As an aside, the cover photo on the magazine is a gorgeous (and no doubt UP-provided) full color shot of the entire 1937 COLA in yellow & brown with gold lettering posed by the row of eucalyptus trees at Burlingame.
In August 1946, Union Pacific received delivery of eight E7 locomotives from EMD, including four cab units and four cabless booster units, all of them jointly owned by either UP and C&NW, or by UP, C&NW and SP. A three unit set was assigned to City of San Francisco service, and included lettering in banners on the sides saying "City of San Francisco." Originally intended to be numbered as SF-7, SF-8, and SF-9, they were instead delievered numbered as 907a, 908b, and 909b. A second three unit set was assigned to City of Los Angeles service, and had similar lettering in their side banners saying "City of Los Angeles." These three units were originally planned to be numbered as LA-7, LA-8, and LA-9, but were delivered numbered as 927a, 928b and 929b. A two unit set was assigned to City of Portland service, numbered as 930a and 931a, instead of their planned CP-1 and CP-2 numbers. Photos show that both the COSF set and the COLA set had banner lettering, but research has not yet found photos of the COP set with banner lettering. Instead, this set apparently ran with empty banners for approximately 18 months, from the time of delivery in August 1946 until the locomotives were renumbered, and partially repainted, as 989J and 990J, in March 1948.
In March 1952, UP announced that all passenger cars would be painted yellow and gray regardless of train assignment. The announcement spelled the end of not only the green (officially Dark Olive) paint scheme but also the attractive two-tone gray scheme as well. Since passenger cars were painted every two or three years, green cars would be quite rare after about 1955. Since many of the green cars were painted two-tone gray beginning in 1946, photos or individual car records would be needed to determine what paint scheme was used on any specific car during the period 1946 thru 1955. (Q&A 335, The Streamliner, Volume 15, Number 3, Summer 2001, page 39)
The Budd UP Chair cars (UP 5508-5527, delivered in 1960) were painted UP Streamliner colors. The Budd UP Postal Mail - Storage (RPO) cars (UP 5903-5911, delivered in 1963) were the only UP passenger cars to have a major portion of the car left in bare Stainless Steel - even in MOW service. Ranks & Kratville probably talk about that in their book. (Dick Harley, email to Union Pacific Modelers YahooGroup on January 31, 2007)
Two Tone Gray
(incomplete; research continues... )
The combination of two-tone gray was first used by Southern Pacific in May 1941 for its Lark passenger train, and early 1942 for the UP-SP-C&NW San Francisco Overland train. Also in 1942, SP changed the colors of its Golden State Limited train to two-tone gray. Internal documents from SP records show that the two-tone gray scheme was first agreed to in 1939 when UP, SP and C&NW agreed to purchase new sleepers for the San Francisco Overland. These sleepers, named in the "American" series, were delivered beginning in May 1942.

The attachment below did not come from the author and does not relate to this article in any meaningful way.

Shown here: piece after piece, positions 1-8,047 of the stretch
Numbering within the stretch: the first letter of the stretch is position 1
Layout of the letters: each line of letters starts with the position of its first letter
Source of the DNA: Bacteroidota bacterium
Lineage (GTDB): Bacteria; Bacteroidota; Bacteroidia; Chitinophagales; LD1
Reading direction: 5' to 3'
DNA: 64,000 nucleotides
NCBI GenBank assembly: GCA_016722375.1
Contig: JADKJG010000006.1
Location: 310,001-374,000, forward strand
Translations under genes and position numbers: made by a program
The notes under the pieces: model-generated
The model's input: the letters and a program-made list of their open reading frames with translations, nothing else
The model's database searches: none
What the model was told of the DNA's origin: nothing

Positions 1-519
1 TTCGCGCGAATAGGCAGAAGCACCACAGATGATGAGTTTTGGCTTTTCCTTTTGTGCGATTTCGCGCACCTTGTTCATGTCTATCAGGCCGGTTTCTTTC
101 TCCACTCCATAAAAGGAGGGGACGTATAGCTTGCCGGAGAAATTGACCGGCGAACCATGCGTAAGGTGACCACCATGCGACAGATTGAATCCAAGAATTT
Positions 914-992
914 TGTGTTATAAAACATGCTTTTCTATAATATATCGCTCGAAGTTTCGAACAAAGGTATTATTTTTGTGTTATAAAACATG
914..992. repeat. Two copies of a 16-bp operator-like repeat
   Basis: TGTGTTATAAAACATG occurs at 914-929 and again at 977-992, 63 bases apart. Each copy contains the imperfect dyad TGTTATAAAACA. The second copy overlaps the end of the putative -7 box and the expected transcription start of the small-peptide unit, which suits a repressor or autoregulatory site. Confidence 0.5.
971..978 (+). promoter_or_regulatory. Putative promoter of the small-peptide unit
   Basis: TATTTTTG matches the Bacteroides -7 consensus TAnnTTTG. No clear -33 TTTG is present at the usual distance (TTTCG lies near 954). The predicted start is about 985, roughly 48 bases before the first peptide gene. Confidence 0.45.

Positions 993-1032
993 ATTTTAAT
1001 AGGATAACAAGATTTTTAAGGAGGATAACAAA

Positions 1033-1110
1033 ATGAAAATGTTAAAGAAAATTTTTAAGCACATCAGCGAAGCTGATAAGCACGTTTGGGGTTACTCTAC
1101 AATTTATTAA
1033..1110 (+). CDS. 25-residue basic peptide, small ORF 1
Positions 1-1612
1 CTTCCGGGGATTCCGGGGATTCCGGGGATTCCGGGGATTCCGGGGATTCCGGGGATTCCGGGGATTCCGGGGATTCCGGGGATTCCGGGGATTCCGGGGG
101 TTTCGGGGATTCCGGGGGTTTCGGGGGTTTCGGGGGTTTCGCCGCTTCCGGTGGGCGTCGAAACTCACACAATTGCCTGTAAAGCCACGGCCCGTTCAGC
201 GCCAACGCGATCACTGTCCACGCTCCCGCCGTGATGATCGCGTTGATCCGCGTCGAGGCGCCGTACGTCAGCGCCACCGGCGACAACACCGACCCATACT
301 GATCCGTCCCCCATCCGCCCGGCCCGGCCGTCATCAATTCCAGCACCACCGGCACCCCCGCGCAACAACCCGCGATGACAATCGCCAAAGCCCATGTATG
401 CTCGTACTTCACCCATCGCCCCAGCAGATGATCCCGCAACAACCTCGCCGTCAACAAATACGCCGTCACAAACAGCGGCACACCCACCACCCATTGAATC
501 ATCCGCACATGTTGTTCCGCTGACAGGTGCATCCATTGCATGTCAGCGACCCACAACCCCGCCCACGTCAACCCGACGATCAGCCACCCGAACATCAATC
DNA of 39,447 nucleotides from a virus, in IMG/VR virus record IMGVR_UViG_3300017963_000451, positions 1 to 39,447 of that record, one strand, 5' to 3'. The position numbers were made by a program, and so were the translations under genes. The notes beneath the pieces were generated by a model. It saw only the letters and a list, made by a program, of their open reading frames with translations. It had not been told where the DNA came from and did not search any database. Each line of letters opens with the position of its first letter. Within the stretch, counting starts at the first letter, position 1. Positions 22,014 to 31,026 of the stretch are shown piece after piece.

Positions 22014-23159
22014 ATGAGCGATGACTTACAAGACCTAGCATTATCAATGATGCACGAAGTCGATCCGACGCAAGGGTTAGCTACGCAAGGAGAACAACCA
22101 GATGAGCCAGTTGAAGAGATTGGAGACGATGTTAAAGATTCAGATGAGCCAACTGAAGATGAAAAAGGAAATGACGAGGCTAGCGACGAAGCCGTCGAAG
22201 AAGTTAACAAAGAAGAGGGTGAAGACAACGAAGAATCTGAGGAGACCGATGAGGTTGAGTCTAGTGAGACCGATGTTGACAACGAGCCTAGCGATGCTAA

On UP, SP and C&NW, the two shades of gray were initially named Lark Exterior Dark Gray and Lark Exterior Light Gray, separated by Aluminum Bronze horizontal striping.
In March 1946, the color of the striping was changed from Aluminum Bronze to Silver Gray.
Research has found that there were two schemes known as Two-Tone Gray. One is generally known as the Western TTG, and the other is generally known as Eastern TTG. Within the Western scheme, there was a 4-stripe version, and a 2-stripe version. Union Pacific used both the 4-stripe version and the 2-stripe version. (Dick Harley, email dated March 13, 2007)
Union Pacific adopted its two-tone gray paint scheme in 1946 for its secondary passenger trains, including the Portland Rose, City of St. Louis, Pony Express, Utahn, Idahoan, and the Mail & Express train. The two-tone gray scheme was applied to heavyweight cars and to lightweight cars.
Beginning in February 1946, two groups of lightweight Chair cars delivered in 1941 as UP 5331-5345 (15 cars) and UP 5351-5365 (15 cars) were changed from their as-delivered paint scheme of olive green paint with "The Challenger" lettering, to the new two-tone gray scheme. Union Pacific Painting Lettering & Numbering drawing 357-CB-23984, dated February 6, 1946, shows these 30 cars as being painted in the two-tone gray scheme.
At the same time, most of the 30-car group of lightweight Baggage cars (UP 5601-5630), delivered in 1942 wearing olive green paint, were also changed to two-tone gray. A few cars in this same group were changed in 1947 to yellow and gray Streamliner colors for service in the new daily Streamliner trains.
In 1950, 25 of the 50 Pacific-series sleepers delivered in 1950 were delivered wearing two-tone gray.
In 1952, Union Pacific adopted its yellow and gray Streamliner paint scheme for all of its passenger cars. Of the heavyweight cars painted in two-tone gray, some ran into retirement in the early 1950s still wearing TTG. Union Pacific kept its passenger equipment in good condition, with cars receiving scheduled inspection and maintenance. Most cars were repainted to yellow and gray during their scheduled visits to the railroad's shops.